My travels in Philadelphia and New York City

It’s been almost a month since I returned from my trip to Philadelphia and New York City. Over 1,900 unprocessed photos are on my hard drive, including a 36-exposure roll of Kodachrome 64 film[1. Thanks to Brian Auer for the roll of film and Hudson for lending me his Canon Elan 7e.], which I quickly mailed to Dwayne’s Photo in Kansas for processing. I also have daily GPS logs[2. Read my geotagging workflow and the GPS tracking device I’ve used since June 2008.].

Since I’m still processing photos from several paid events[3. I see the end of the tunnel. Mark my words. I’m outsourcing the processing of event photos beginning next year.], screenshots from Google Earth will have to do for images.

I wrote notes from meeting each person (strangers or friends) for extended periods of time[4. Specifically, if they talked with me between 15-90 minutes in one sitting.]. It wouldn’t do them justice if I lumped them all into this post.

In the next 3-4 weeks, I’ll only process the associated photos of the new friends I met and write a dedicated blog post for each. Lastly, I’ll update this post with a table of contents sort of thing, linking to each one as I go.

The rest of the photos will have to wait until my last paid event of the year (November 20th), plus a few weeks for processing those photos.

Yes, I took the time to import the GPS logs and highlighting the key places. You better like it!

I brought a composition book and index cards because I wanted to write in detail or summarize the events of each outing. Unfortunately, after the second day, I was too exhausted to write in detail. All I had were scribblings on index cards and the notepad “app” on my LG Dare cellphone.


October 5: Philadelphia

  • The older woman sitting next to me was annoying the entire flight. In a nutshell, she wanted to order something from her screen. Instead of swiping the card, she pushed it inside and it was stuck for what felt like two and a half hours into the flight before a flight attendant could finally unscrew the back and retrieve her card. I had aisle seat and she was in the middle, so I had to stand up for about five minutes.
  • Arrived in Philly around 10am, then the SpringHill Suites by Marriott in Ridley Park around 11am. It was raining for most of the day, so I didn’t go anywhere.
  • The hotel had recently opened on Labor Day (September 6, 2010), so everything was new. It was awesome.
  • Caught up on sleep in the afternoon.
  • Set a tentative time to meet Arnold’s friend, Anastasia, who’s an artist near downtown Philadelphia.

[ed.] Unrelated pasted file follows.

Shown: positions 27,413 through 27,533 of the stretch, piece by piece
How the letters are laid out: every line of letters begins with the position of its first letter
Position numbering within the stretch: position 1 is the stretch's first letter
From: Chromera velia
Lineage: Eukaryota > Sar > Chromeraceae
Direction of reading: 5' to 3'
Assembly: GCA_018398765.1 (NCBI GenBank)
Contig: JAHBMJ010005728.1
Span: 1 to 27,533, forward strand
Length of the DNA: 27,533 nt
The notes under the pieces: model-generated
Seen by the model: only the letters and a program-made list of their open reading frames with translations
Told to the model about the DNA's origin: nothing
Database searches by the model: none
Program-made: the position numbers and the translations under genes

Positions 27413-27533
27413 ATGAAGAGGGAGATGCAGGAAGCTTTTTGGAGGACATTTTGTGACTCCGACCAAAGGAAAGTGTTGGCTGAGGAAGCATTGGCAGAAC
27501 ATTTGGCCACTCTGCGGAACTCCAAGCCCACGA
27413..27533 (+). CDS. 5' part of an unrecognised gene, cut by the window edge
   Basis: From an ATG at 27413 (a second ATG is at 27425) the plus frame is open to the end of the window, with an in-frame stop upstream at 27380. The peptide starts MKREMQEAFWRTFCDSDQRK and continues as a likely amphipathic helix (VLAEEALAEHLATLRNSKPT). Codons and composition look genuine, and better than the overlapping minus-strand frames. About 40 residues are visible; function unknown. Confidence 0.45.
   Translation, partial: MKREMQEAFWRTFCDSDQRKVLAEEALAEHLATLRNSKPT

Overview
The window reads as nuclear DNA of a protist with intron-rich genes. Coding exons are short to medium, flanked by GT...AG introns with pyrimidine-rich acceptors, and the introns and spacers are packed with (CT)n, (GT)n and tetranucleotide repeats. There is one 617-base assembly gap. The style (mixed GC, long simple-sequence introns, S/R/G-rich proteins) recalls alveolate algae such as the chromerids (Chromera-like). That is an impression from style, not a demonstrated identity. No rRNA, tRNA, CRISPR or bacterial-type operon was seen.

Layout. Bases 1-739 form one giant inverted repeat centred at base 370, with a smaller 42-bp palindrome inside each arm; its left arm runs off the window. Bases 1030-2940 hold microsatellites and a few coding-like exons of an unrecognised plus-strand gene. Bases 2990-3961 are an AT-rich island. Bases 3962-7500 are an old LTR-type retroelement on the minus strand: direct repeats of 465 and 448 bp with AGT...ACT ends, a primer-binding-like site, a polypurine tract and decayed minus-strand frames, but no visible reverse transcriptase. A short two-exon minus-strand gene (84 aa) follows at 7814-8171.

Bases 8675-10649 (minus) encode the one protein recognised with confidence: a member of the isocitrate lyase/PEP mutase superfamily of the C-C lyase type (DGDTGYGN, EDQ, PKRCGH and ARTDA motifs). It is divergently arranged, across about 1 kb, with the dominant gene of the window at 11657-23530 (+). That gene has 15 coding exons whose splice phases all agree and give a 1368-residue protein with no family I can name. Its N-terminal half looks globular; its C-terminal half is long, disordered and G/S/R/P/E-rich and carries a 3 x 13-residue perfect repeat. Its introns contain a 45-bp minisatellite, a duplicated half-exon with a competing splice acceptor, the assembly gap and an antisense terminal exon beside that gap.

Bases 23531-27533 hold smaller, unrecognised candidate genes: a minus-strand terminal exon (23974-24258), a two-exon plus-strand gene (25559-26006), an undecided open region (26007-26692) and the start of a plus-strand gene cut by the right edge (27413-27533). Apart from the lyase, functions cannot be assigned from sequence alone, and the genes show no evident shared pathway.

October 6

  • Transferred my cell phone notepad entries to index cards at a Dunkin Donuts before upgrading the firmware on my phone at the nearby Verizon Wireless retail store.[5. Why? When I powered on my phone after the flight, the time and date wouldn’t be displayed on the home screen anymore. Plus, it was running verson 3, when I knew the latest was version 6.]
  • The night before, Jason and Arnold informed me that my website layout looked broken. Didn’t know about a computer in the hotel, so I essentially wandered the streets around Philadelphia City Hall that morning until I found the Apple Store.
  • LOVE Park, Logan Circle, Philadelphia Museum of Art
  • Dinner with Anastasia at Famous 4th St Delicatessen; she also helped me book a Megabus ticket from Philly to NYC for $12[6. Before that, I was just going to follow what Google Maps told me and it’d take four hours. I wouldn’t even know the cost. I’m an idiot, sometimes, I know.]

October 7

October 8: Philadelphia to New York City (Harlem)

  • Megabus from 30th Street Station to NYC
  • Late lunch (chicken fingers) at Pee Dee Steak House; after a two-hour wait, dinner at Dinosaur BBQ in Harlem. (Thanks Leslie!)
  • Sleep

October 9: Darien, CT / Times Square, NYC

  • Took a train to Noroton Heights Station to meet Andy, Cara and their 1-year-old son, Rigby
  • 11pm-3:15am — Long exposures with the help of Juan’s Gorillapod around Times Square.

October 10

October 11


  • Mom — for helping me with getting the flights
  • Ricarte (uncle) — for letting me share his large hotel room in Philadelphia, plus hooking me up with some spending money
  • Leslie (cousin), Juan, and Justin — for letting me crash their place, dinner, and buying me a drink
  • Andy and Cara — for taking me around town (Darien, CT) and dinner

Related upcoming posts and photos

Links are forthcoming.

Final thoughts

The takeaways?

If you value sleep, bring headphones and your portable music device (e.g. iPod). Additionally, bring earplugs if you’re going to sleep in the same room with someone else.

See if there’s a Not For Tourists guidebook for the city you’re visiting. Juan let me borrow his NFT New York 2009 guidebook and I immediately wish I had one for Philadelphia. I’ll probably buy one for Los Angeles.

Give yourself plenty of free time to wing it. I wouldn’t have met most of the people (listed above) without that buffer.

Lastly, don’t be afraid to talk to people. Practically everybody was nice.

I’d love to return to both cities next year.

Going to Philadelphia and New York in October

Bryan’s uncle, Ric (from Hawaii), is going to Philadelphia for an all-week conference[1. He’ll be in Philadelphia from Monday morning (October 4th) to Friday around 2pm (October 8th).], with hotel and rental car hooked up. He’s letting me crash at his hotel!

Continue reading Going to Philadelphia and New York in October